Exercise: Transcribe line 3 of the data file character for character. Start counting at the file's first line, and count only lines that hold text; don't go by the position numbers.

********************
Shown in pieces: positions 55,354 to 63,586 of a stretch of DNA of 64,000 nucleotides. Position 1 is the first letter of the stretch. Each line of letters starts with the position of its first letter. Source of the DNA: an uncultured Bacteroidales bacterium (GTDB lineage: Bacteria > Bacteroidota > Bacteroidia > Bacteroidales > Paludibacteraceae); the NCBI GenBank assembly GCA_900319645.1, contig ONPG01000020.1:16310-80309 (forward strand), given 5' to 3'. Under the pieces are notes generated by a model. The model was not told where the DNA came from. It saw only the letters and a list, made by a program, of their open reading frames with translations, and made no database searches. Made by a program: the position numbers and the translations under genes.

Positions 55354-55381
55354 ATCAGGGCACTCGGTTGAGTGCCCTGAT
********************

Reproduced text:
55354 ATCAGGGCACTCGGTTGAGTGCCCTGAT